15 strange kitchen cleaning tips that actually work


Unusual kitchen tips are interesting to read but do they actually work? We’ve tried the most weird and wonderful cleaning hacks to find the ones that really are worth trying. Here are my top 15 cleaning tips that are sure to make your life easier.

1. Line your fridge shelves with cling film

Line them up.

This is an amazing little trick for keeping your fridge nice and clean. Line each shelf with a layer of cling film and every week replace it with a new one. This will make it much easier to clean up any spills, leaks or food stains.

2. Keep your AC unit smelling fresh with dryer sheets

A breath of fresh air.

If you use air conditioning in your home, it may start to smell musty and the air will feel stale. Keep it fresh by taping a dryer sheet to the front vent and leaving it on for a few hours.

3. Clean gas burners with ammonia

No scrubbing required.

Pick up a bottle ammonia from your local hardware store and some zip-lock plastic bags. Pour in 1/4 cup of ammonia into each bag with a gas burner in each then leave overnight and rinse in the morning. They’ll be clean and grease-free. No effort required!

4. Use a pastry brush to clean your toaster

Brush those crumbs out.

Tip your toaster upside down to get rid of the bulk of the crumbs then use a dry pastry brush to sweep away any of the crumbs stuck in those fiddly little crevices.

5. Double line your kitchen bin


This little trick has changed my kitchen chores completely! Double line your bin with black bags, the first lining will act as a protective barrier for your plastic bin and catch all the spills and gunk that may leak out of the second bag. You can change the first bag whenever you need to –  it’ll save you from washing and cleaning your bin as much.

6. Clean the gaps between your stove and counter with a knife

A great tip.

If you have a tiny gap where crumbs and other food particles like to settle, don’t just let them live there for all eternity. Take a knife and a slightly damp cloth and pop the cloth over the gap and slide the knife from one end to the other.  Check out Home Keeping for All for photo instructions.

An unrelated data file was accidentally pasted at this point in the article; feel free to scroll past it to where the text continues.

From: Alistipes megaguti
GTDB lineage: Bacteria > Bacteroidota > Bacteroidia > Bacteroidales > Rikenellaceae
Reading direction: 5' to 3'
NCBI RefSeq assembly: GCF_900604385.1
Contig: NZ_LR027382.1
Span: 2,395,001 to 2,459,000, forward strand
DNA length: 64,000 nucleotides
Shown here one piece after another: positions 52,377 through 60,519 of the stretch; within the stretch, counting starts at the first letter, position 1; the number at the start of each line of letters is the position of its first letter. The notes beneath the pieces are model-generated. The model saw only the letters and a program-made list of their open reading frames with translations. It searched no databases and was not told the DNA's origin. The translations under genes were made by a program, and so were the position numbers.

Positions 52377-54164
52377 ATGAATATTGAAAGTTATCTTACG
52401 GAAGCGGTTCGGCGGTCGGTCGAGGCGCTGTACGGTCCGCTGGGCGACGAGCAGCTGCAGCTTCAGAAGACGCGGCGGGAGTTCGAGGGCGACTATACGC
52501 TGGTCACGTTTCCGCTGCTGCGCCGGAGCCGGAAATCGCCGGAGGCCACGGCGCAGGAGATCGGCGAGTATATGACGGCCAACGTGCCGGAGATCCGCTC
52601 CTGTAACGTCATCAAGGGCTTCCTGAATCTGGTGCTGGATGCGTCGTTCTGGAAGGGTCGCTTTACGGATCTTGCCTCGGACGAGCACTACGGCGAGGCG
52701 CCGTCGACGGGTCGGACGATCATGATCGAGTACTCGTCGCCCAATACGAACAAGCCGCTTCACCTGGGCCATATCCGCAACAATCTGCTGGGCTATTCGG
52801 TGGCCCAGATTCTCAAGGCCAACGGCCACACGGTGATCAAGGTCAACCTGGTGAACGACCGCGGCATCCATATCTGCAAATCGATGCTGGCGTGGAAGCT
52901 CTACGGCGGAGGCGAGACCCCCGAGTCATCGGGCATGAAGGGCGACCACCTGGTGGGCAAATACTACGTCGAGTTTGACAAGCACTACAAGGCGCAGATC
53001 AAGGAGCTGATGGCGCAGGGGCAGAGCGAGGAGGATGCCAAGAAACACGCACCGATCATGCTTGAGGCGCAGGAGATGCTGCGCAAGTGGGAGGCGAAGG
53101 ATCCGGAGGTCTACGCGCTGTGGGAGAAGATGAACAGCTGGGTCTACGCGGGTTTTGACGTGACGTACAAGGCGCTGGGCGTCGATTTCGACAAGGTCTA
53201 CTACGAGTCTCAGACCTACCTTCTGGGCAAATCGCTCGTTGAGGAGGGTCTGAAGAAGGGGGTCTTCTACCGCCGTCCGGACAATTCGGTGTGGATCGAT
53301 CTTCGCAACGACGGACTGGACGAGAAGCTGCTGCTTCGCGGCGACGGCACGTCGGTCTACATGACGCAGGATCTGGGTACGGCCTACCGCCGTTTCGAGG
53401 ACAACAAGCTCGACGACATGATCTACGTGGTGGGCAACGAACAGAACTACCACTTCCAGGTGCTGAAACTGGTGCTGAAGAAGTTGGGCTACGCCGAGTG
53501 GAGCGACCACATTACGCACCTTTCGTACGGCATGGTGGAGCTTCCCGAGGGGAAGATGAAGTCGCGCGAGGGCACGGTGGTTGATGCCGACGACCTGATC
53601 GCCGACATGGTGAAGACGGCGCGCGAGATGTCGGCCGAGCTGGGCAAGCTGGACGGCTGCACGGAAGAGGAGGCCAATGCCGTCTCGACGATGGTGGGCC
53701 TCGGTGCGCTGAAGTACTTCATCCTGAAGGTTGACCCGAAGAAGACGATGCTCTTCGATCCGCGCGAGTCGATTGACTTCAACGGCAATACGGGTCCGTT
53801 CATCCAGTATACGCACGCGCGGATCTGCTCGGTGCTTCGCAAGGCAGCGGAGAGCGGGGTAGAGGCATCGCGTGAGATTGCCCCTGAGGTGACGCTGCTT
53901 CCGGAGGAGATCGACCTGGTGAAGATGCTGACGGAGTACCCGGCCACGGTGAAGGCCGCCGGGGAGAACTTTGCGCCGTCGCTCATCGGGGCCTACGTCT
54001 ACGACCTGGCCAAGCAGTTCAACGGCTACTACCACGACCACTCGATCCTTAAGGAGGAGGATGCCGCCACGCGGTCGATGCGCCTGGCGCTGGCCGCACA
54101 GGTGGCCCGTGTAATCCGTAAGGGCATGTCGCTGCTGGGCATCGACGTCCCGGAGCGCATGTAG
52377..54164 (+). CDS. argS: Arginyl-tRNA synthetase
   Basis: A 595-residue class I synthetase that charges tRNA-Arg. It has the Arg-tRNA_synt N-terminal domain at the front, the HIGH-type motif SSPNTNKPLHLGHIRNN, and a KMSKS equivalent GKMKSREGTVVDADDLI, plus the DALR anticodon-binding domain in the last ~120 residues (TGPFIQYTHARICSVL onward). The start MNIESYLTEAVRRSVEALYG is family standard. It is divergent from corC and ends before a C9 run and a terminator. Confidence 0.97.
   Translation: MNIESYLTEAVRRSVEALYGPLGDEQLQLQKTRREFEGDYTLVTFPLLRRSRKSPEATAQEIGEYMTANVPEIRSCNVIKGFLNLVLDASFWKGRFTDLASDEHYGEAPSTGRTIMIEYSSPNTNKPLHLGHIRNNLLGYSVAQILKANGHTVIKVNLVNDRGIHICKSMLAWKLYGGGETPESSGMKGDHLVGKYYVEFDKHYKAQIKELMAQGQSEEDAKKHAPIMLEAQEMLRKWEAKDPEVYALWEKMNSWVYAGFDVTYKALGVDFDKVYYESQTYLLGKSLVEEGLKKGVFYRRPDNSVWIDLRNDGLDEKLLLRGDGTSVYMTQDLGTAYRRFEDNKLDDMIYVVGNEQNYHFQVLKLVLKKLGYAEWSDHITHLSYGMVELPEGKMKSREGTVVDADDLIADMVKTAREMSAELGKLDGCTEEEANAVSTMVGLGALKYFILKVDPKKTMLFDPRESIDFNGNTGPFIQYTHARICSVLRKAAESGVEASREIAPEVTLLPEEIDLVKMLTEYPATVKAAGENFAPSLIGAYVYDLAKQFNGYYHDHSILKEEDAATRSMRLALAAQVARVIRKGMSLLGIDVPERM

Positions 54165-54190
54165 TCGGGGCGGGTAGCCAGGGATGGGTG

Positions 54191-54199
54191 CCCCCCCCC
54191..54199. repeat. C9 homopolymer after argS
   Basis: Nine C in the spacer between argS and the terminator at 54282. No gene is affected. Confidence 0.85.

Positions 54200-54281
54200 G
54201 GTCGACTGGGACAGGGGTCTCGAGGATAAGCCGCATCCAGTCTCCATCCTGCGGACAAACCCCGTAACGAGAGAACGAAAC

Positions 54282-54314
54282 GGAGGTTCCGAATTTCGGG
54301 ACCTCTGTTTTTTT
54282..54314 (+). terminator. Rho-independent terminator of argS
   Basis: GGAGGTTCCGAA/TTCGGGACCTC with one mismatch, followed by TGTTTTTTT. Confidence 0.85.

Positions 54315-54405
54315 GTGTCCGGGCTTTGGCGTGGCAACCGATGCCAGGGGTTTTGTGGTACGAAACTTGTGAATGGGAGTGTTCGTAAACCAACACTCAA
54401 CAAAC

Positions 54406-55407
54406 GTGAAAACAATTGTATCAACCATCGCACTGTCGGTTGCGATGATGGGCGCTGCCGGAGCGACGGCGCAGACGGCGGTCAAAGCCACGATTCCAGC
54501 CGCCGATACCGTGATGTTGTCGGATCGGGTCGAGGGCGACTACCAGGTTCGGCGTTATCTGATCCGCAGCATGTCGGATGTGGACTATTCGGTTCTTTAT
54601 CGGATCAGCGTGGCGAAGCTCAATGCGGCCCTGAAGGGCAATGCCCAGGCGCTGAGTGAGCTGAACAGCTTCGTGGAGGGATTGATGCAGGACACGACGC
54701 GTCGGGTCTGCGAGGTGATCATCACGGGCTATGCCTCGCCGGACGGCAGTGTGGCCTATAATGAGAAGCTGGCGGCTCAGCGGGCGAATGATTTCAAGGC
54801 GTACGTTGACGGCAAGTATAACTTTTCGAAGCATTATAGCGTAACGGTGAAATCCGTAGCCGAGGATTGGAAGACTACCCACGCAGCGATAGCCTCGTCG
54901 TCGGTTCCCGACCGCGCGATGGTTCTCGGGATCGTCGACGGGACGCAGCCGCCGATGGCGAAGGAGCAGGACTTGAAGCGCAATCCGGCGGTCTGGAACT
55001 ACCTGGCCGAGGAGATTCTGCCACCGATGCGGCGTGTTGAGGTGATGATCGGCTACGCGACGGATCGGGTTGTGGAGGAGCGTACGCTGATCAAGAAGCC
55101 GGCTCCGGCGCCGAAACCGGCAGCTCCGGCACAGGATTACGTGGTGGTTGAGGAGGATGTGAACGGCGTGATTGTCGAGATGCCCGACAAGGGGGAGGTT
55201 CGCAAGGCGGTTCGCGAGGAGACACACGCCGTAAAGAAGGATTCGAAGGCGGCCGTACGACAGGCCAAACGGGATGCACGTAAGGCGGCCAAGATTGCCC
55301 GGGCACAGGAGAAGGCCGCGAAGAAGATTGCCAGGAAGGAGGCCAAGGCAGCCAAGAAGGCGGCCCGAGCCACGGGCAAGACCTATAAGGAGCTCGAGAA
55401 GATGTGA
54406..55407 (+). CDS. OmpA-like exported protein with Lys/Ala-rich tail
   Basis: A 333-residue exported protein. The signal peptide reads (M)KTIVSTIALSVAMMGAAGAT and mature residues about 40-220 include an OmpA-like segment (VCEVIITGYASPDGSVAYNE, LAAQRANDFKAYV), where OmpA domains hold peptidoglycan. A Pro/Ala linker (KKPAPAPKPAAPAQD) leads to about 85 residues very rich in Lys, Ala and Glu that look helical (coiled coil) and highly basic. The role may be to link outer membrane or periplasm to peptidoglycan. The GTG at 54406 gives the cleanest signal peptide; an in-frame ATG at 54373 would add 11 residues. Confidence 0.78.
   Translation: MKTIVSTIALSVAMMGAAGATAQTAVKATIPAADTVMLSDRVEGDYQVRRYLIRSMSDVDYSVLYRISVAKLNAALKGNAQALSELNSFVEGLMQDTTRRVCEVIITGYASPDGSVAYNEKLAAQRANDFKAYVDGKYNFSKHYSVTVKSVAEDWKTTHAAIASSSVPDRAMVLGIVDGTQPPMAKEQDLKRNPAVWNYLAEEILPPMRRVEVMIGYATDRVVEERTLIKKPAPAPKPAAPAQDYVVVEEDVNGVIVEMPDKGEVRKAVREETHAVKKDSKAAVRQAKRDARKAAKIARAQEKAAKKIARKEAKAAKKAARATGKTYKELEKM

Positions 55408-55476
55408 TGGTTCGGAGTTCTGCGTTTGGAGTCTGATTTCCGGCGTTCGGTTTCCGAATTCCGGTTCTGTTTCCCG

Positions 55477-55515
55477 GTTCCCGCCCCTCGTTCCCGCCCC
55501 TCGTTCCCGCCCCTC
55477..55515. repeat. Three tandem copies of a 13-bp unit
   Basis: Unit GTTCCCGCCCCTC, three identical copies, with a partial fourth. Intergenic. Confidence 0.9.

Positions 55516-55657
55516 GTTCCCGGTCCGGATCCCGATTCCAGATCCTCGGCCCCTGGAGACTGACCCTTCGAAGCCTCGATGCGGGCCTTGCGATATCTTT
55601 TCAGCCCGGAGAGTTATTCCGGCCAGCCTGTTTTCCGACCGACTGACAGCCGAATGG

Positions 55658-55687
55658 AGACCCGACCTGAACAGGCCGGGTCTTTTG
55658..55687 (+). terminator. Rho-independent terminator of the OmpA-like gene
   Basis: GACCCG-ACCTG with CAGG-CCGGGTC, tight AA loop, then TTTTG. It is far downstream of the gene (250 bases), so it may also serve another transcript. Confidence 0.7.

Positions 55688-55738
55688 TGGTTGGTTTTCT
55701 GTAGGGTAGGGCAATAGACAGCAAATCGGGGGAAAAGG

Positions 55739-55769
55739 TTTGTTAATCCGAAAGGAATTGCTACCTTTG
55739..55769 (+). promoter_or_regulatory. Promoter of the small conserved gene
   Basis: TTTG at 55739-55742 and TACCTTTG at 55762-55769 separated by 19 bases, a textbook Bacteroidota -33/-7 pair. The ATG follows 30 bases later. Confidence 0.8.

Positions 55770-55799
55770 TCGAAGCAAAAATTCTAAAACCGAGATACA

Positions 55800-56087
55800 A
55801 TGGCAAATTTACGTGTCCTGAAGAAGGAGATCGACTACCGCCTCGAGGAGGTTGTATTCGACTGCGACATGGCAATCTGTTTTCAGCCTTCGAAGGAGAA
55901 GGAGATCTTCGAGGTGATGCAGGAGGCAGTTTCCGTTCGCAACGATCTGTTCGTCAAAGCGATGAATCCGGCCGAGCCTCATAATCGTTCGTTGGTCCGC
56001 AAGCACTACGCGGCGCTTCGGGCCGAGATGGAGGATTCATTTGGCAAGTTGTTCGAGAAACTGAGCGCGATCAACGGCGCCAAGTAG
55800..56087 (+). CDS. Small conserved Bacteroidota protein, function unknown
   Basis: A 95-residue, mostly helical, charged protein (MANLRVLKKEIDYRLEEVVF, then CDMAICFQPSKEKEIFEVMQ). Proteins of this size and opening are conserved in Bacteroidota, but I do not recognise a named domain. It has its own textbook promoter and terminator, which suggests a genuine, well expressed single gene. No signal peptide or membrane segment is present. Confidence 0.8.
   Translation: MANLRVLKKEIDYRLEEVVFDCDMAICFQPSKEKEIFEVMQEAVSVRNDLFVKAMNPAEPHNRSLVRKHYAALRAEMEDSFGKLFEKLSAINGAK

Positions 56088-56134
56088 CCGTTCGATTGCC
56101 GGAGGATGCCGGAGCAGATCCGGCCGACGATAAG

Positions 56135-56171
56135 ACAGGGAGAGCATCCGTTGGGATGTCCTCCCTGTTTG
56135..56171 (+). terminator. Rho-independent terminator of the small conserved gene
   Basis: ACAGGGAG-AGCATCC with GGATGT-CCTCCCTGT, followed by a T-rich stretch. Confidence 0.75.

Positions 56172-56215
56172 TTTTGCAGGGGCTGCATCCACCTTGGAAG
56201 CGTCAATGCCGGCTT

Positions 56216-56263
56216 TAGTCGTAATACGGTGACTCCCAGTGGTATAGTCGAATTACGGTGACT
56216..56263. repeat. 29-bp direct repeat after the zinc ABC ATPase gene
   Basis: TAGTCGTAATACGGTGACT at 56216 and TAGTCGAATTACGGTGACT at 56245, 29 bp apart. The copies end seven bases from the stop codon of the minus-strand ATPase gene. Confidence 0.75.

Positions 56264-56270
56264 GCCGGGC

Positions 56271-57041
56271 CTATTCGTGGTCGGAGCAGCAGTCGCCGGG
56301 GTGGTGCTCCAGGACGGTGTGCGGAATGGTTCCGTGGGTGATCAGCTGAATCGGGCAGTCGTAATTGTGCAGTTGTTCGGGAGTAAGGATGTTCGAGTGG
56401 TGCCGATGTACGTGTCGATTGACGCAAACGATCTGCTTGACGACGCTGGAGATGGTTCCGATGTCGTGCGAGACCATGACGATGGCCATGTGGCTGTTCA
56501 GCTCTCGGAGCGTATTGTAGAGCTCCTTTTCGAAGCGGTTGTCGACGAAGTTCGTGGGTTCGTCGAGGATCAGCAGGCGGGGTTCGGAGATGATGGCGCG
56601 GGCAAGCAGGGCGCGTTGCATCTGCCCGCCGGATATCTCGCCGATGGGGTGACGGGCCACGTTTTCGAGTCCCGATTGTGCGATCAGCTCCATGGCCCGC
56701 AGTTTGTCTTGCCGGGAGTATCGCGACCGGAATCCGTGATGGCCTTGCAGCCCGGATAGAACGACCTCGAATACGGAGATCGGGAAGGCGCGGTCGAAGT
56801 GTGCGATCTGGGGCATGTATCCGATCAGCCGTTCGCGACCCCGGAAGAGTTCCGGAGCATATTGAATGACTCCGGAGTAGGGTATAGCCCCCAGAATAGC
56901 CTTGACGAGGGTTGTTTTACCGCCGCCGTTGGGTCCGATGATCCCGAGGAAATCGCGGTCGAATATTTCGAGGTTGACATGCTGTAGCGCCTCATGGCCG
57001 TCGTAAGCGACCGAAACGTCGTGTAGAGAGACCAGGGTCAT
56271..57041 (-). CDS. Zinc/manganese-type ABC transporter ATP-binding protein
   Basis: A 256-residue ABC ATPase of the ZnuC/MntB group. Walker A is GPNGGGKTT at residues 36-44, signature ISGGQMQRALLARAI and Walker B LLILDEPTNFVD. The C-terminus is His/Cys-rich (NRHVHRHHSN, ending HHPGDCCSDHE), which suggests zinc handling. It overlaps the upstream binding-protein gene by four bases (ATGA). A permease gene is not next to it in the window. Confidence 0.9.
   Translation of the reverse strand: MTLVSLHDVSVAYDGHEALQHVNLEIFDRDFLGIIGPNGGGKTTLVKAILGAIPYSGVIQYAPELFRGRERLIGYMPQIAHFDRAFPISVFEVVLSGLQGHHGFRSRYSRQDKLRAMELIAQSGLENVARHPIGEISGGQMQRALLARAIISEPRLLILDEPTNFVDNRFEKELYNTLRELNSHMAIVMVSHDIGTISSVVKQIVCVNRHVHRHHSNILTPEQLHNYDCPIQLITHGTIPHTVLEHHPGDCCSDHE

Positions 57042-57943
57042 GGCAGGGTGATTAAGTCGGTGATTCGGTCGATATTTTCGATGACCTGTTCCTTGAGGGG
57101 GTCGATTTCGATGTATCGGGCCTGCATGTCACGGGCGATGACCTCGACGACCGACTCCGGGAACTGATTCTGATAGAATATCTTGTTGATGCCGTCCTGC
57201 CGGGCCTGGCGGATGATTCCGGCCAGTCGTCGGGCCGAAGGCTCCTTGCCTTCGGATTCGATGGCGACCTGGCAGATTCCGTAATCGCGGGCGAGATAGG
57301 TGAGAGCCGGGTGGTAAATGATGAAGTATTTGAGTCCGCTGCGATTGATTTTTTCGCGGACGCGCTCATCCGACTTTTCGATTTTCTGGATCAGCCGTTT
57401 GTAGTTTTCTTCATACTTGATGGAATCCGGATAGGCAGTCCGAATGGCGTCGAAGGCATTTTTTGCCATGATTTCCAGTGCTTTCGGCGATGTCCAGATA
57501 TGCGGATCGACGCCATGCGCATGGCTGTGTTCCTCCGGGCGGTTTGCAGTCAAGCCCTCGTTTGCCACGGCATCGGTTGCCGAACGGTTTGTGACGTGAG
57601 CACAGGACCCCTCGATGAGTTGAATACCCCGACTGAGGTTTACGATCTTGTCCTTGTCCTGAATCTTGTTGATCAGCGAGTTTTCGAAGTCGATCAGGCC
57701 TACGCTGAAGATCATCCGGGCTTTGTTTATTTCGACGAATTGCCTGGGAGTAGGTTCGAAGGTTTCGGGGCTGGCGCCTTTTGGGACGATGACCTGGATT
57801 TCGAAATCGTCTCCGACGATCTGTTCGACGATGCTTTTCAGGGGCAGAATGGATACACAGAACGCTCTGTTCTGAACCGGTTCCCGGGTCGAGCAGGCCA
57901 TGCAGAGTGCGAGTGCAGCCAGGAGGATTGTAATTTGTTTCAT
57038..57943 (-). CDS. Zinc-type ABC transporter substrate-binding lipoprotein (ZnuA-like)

7. Keep your sponge upright with bull dog clips

Keep it standing.

Keeping your sponge laying flat in a pool of water will encourage bacteria to breed faster. Keep it fresh and dry by using some bulldog clips to hold it upright. It’ll dry quicker and last much longer than a soggy sponge.

12. Make your own scourer from orange netting

Don’t bin the nets.

All you need to do is save those net bags that lemons and oranges come in. Put them inside one and other, and you’ve got yourself a very efficient scourer.

8. Line your grill pan and oven trays with foil

Don't use a pan without foil.
Foil everything up.

For an easy clean up, double line your trays with foil. It helps prevent the oil and grease from seeping through to the pan so you won’t be scrubbing away thick grease ever again. You’ll go through your kitchen foil quicker, but it’s guaranteed to make tray cleaning easier.

9. Blend soap and water in your blender for an easy clean

Whizz up some suds.
Whizz up some suds.

For easy-peasy cleaning, blend hot water and liquid soap in your blender then rinse out. It’s far less perilous than sticking your hand into the jug and sponge cleaning the blade.

10. Clean your microwave and sponge in one go

Blitz it.
Blitz the bacteria.

Leave a bowl of water in your microwave and put it on a high heat. The steam will help lift off any stuck on food so you can use a wet sponge to clean the inside of your microwave. When you’re finished, rinse your sponge and place it in the microwave and power on for a minute to get rid of any germs and bacteria that may have transferred.

11. Banish cooking odours with vinegar and cloves

This will soak up bad smells in no time.

If you’ve been cooking strong-smelling ingredients like garlic and curry powders, get rid of any long-lasting smells by boiling a cup of distilled white vinegar and a couple of cloves in an uncovered saucepan for a few minutes.

Cloves aren’t the only natural ingredient that can help mask smells, there are a further 18 in Colleen’s article 19 natural ways to make your home smell wonderful.

12. Clean a burnt pan with rhubarb

Cleans pots a treat.
Cleans pots a treat.

Boil some water inside the burnt pot with some stalks of rhubarb. After three to four minutes, take the pot of the heat and let the water cool. Grab a sponge and give it a quick wipe over and the stains should lift off.